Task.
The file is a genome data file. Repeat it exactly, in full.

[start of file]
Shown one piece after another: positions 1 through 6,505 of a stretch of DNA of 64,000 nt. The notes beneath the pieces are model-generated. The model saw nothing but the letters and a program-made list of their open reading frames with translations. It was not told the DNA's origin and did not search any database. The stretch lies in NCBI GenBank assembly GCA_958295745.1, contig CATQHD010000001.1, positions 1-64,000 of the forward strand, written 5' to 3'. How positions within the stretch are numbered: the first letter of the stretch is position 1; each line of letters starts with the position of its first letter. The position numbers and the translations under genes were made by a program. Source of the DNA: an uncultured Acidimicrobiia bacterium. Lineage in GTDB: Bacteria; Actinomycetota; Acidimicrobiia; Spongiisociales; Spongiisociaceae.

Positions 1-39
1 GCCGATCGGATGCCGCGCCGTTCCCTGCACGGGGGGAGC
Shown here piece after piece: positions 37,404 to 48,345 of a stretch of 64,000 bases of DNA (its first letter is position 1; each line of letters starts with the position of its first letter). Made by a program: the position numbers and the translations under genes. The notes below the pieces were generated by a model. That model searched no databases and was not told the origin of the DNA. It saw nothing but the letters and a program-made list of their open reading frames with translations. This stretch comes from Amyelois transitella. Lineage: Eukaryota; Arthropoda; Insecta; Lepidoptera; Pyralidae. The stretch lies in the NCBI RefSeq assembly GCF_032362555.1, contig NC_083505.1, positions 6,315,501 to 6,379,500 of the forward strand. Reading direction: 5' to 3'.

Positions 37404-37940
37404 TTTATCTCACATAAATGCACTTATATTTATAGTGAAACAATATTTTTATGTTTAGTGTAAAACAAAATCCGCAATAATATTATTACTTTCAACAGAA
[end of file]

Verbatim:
Shown one piece after another: positions 1 through 6,505 of a stretch of DNA of 64,000 nt. The notes beneath the pieces are model-generated. The model saw nothing but the letters and a program-made list of their open reading frames with translations. It was not told the DNA's origin and did not search any database. The stretch lies in NCBI GenBank assembly GCA_958295745.1, contig CATQHD010000001.1, positions 1-64,000 of the forward strand, written 5' to 3'. How positions within the stretch are numbered: the first letter of the stretch is position 1; each line of letters starts with the position of its first letter. The position numbers and the translations under genes were made by a program. Source of the DNA: an uncultured Acidimicrobiia bacterium. Lineage in GTDB: Bacteria; Actinomycetota; Acidimicrobiia; Spongiisociales; Spongiisociaceae.

Positions 1-39
1 GCCGATCGGATGCCGCGCCGTTCCCTGCACGGGGGGAGC
Shown here piece after piece: positions 37,404 to 48,345 of a stretch of 64,000 bases of DNA (its first letter is position 1; each line of letters starts with the position of its first letter). Made by a program: the position numbers and the translations under genes. The notes below the pieces were generated by a model. That model searched no databases and was not told the origin of the DNA. It saw nothing but the letters and a program-made list of their open reading frames with translations. This stretch comes from Amyelois transitella. Lineage: Eukaryota; Arthropoda; Insecta; Lepidoptera; Pyralidae. The stretch lies in the NCBI RefSeq assembly GCF_032362555.1, contig NC_083505.1, positions 6,315,501 to 6,379,500 of the forward strand. Reading direction: 5' to 3'.

Positions 37404-37940
37404 TTTATCTCACATAAATGCACTTATATTTATAGTGAAACAATATTTTTATGTTTAGTGTAAAACAAAATCCGCAATAATATTATTACTTTCAACAGAA